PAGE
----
The bovine OLR1 gene localizes on chromosome 18, has 6 exons [11], and is highly expressed in lung, liver and adipose tissue [9]. In the current study, we detected three SNPs in 3′ UTR, including G10563T, T10588C, and C10647T. Data analysis revealed that the individuals with genotype TT of T10588C and C10647T had significantly greater backfat thickness and IMF content than those with genotype CC, demonstrating that allele T might be associated with an increase in backfat thickness and IMF content in Qinchuan cattle. Therefore, we suggest that the selective breeding of the heterozygotes at both T10588C and C10647T loci of OLR1 in Qinchuan cattle may improve on the carcass quality traits.

The 3′ UTR miRNA-related SNPs may be within or at the vicinity of the miRNA binding site, which could impair regulatory functions of the associated miRNA [18,19]. This could result in variations in the level or timing of gene expression, ultimately affecting phenotypes [20,21], as has been previously demonstrated in Duroc pigs [22], Polish Holstein-Friesian [23], and Guanzhong dairy goats [24]. In the current paper, bioinformatics analysis was used to predict the effects of the two SNPs in the 3′ UTR of the OLR1 gene on the miRNA binding sites using the online version of Targetscan software ( The data indicated that allele C in T10588C, and allele T in C10647T altered the base within binding sites of bta-miR-12047 and bta-miR-12021, respectively. Thus, it can be reasonably inferred that the mutations may alter OLR1 gene expression level by modifying miRNA binding sites within the 3′ UTR. As a result, the mutations could affect fatty acid metabolism in Qinchuan cattle.

In summary, three polymorphisms in the OLR1 were identified in Qinchuan cattle. The association analysis of single markers (T10588C and C10647T) revealed prominent effects on carcass quality traits. However, further research and validation of various allelic effects, functional mechanisms and bioactivity are needed in larger population to explore the usage of OLR1 gene in beef cattle breeding.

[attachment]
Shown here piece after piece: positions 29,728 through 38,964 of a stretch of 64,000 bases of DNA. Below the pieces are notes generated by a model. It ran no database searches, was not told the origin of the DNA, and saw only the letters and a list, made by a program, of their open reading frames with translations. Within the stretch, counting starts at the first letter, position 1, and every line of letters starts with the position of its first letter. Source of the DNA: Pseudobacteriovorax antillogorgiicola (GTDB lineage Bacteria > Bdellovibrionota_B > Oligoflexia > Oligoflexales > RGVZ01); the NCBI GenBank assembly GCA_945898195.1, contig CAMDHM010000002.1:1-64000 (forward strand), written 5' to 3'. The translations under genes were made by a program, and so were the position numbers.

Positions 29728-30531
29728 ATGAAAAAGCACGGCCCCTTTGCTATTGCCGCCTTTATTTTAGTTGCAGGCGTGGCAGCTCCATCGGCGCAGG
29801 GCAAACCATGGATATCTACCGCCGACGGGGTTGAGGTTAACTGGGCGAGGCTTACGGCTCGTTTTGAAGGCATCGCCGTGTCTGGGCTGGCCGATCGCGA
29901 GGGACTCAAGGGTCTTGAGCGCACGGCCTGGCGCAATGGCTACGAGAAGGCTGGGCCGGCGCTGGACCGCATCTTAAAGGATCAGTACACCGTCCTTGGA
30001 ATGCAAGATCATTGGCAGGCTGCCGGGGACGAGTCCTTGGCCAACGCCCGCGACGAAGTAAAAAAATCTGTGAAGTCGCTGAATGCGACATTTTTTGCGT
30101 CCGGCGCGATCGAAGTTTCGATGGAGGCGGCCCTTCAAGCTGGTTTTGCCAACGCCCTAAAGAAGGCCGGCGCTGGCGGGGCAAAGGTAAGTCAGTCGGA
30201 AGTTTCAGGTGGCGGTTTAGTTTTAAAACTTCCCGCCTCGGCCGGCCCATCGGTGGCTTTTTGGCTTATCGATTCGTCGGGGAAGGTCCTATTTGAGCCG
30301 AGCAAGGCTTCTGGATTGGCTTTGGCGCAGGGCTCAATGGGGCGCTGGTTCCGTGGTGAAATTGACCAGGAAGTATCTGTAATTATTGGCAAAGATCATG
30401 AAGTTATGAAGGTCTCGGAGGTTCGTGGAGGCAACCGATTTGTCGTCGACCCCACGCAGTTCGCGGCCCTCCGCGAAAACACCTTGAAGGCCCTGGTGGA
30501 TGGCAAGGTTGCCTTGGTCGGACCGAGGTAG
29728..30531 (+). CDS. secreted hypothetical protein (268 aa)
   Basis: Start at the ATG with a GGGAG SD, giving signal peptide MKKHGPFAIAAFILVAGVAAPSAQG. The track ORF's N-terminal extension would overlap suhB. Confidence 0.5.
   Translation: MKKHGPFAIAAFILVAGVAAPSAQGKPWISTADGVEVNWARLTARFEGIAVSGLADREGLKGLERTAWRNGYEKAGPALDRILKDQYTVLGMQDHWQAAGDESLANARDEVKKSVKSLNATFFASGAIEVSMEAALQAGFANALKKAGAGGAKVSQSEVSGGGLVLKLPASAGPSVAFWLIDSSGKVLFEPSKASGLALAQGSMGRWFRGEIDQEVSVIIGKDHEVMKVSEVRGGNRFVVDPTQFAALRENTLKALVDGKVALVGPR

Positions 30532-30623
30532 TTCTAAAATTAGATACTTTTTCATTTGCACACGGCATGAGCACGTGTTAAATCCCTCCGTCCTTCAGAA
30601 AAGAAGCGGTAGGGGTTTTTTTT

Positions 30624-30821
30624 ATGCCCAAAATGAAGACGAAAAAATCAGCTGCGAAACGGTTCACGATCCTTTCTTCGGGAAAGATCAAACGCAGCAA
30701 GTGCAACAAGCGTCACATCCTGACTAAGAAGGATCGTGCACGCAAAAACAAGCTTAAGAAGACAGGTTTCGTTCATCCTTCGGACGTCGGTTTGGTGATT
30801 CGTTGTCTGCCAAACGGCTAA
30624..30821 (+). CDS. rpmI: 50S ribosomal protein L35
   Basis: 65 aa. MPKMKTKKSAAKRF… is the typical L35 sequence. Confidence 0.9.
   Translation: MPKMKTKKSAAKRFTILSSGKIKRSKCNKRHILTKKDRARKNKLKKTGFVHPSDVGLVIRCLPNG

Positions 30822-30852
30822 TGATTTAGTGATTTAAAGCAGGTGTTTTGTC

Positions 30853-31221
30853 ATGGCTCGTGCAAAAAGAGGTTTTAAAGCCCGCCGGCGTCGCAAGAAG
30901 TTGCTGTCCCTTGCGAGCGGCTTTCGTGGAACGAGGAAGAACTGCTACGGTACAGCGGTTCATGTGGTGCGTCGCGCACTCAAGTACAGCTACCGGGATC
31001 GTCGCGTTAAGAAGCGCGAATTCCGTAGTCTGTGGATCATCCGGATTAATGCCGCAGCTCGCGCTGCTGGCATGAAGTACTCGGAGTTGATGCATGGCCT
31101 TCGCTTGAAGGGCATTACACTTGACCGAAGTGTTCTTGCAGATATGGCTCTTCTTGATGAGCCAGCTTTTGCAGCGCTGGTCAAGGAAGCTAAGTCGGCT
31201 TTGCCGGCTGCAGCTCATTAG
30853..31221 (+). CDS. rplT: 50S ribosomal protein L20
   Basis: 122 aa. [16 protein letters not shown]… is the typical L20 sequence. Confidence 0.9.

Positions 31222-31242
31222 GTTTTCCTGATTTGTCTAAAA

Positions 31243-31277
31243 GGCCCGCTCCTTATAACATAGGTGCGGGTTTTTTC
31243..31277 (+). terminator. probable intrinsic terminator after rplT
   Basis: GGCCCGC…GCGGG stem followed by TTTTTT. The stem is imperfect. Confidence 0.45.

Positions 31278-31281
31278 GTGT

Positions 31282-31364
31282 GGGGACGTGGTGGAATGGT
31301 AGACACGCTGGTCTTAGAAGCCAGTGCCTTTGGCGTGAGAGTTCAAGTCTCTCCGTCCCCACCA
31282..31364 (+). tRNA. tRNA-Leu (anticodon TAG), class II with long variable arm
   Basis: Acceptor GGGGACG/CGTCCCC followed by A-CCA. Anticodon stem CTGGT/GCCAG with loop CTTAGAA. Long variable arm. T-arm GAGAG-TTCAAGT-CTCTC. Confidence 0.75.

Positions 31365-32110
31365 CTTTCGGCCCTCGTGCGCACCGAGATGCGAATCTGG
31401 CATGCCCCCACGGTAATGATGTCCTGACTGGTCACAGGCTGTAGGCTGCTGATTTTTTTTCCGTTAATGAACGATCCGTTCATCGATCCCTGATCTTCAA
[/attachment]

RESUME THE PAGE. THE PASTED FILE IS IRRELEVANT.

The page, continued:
We certify that there is no conflict of interest with any financial organization regarding the material discussed in the manuscript.


The research was supported by the program for Weng Hongwu Original Research Fund of Peking University (WHW201509), National Natural Science Foundation of Qinghai Province (2018-ZJ-922Q and 2016-ZJ-935Q) and National Natural Science Foundation of China (No.31660662).


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Article information Continued

Figure 1

The sequencing peak of three single nucleotide polymorphisms (SNPs) from oxidized low density lipoprotein receptor 1 (OLR1) gene.

Table 1

Primer sequences used in PCR assays with OLR1 gene fragments

Primer name Primer sequence (5′ to 3′) Annealing temperature (°C) Product length (bp) Amplified region
56.7 336 Exon 1 and intron 1
60.0 381 Intron 1, exon 2, and intron 2
57.2 448 Intron 2, exon 3, and intron 2
63.5 653 Intron 3, exon 4, intron 4, and exon 5
60.4 360 Exon 6 and 3′UTR

PCR, polymerase chain reaction; OLR1, oxidized low density lipoprotein receptor 1, UTR, untranslated region.

Table 2

Distribution of genotype and allele frequencies in Qinchuan cattle